Success: What Is It To You?

Alain De Botton TED TalkIn this TED Talk, Alain de Botton examines our ideas of success and failure — and questions the assumptions underlying these two judgments. Is success always earned? Is failure? He makes an eloquent, witty case to move beyond snobbery to find true pleasure in our work.

How often have you met someone new and in the first few minutes asked (or been asked) “What do you do?”. Your answer (or theirs) is often the factor that decides how long the conversation will last and, if the relationship will flourish.

De Botton believes that we’ve all been sold a lie by the ‘self improvement’ industry, namely that we can all become the next Mark Zuckerberg or Steve Jobs. He says if that were true, the world would be full of such people. If we believe that those who get to the top do so purely on merit, then by definition we also believe that those at the bottom deserve to be there. This doesn’t allow for accident of birth or countless other factors which are beyond an individual’s control.

If we must measure our own success, then let’s make sure that it is our own idea of success, not someone else’s. De Botton says:

“It’s bad enough not getting what you want, but it’s even worse to have an idea of what it is you want and find out at the end of the journey that it isn’t in fact what you wanted all along.’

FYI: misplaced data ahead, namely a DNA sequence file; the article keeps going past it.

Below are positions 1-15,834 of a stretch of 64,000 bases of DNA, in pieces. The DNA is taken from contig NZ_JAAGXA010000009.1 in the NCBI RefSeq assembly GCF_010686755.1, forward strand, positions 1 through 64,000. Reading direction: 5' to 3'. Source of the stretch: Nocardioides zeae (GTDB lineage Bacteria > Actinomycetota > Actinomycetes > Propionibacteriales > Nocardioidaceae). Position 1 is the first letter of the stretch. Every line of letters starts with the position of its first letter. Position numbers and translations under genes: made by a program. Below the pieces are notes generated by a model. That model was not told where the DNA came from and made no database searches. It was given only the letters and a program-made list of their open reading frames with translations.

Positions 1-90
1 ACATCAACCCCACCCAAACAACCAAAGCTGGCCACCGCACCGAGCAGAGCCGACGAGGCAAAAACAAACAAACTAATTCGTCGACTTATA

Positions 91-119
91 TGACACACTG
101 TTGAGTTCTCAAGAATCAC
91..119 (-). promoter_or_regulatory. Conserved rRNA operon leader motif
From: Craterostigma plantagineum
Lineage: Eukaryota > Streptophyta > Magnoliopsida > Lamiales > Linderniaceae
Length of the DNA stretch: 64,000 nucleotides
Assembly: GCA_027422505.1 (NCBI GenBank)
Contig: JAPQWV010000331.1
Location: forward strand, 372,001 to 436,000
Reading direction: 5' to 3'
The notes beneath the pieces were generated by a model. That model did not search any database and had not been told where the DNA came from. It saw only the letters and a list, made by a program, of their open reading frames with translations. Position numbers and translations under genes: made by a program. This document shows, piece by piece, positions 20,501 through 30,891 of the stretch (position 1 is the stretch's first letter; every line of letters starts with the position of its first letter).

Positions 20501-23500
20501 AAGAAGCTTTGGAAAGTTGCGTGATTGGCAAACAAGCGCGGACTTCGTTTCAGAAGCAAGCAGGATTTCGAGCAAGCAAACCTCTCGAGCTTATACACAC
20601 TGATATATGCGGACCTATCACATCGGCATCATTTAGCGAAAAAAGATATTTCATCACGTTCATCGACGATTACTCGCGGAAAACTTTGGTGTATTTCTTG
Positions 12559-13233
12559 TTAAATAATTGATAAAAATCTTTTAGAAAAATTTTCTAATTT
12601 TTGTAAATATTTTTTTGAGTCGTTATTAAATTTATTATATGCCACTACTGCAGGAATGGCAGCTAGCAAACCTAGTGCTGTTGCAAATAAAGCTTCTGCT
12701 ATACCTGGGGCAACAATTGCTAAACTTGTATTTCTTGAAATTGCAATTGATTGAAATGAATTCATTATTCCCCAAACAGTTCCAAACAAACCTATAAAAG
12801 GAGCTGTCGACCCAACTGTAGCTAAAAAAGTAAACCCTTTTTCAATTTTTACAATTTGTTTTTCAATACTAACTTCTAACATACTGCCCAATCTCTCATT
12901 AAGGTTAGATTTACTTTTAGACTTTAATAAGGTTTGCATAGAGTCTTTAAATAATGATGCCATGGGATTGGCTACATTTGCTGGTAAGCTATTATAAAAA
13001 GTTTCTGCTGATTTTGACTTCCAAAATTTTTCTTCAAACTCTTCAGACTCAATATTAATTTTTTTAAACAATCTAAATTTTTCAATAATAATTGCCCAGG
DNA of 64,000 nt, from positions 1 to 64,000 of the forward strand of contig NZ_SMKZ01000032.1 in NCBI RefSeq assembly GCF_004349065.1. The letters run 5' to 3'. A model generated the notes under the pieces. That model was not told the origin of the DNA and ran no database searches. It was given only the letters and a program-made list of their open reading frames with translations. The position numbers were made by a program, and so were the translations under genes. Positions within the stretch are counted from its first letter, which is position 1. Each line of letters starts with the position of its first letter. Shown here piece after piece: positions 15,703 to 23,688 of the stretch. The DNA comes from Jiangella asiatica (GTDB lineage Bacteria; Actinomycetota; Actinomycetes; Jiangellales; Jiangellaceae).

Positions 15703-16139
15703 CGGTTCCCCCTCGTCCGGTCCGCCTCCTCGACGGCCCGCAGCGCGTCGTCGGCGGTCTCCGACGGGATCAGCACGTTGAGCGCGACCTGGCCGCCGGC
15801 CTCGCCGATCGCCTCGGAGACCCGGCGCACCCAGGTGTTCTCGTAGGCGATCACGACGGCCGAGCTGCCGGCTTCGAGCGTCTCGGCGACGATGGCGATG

Alain de Botton: A kinder, gentler philosophy of success

Originally posted on

About jrbsays

Just a regular married father of three type of guy. Writer of Haiku, founder of and other bits and other bobs.
This entry was posted in Philosophy, Ted Talks, Video Post and tagged , , , . Bookmark the permalink.

3 Responses to

  1. Gerard says:

    Your way of telling everything in this paragraph is genuinely good, all be capable of simply know it, Thanks a lot.

  2. Priscilla says:

    I constantly spent my half an hour to read this blog’s content daily along with a mug of coffee.

  3. Sainter says:

    Another top post, mate! Sage advice from a master of popular philosphy. What I like about the De Botton method is his ability to reduce complex ideas to simple concepts without diluting the original meaning.

    Unfortunately, in this consumer driven “meritocracy” of ours, I doubt status, competition and ego will ever be transformed into something less socially damaging , though of course we must keep trying to achieve just that. In a way there’s a religiosity to seeking reward from our status, and frankly some religious people I know are rather …”proud” of being saved. Perhaps people with status-friendly jobs feel they’re saved from being a loser? Sad.

    This TED talk seems to be an expansion on his tv series/book: “Status Anxiety”. Here’s a vid of him discussing his thoughts on the subject.

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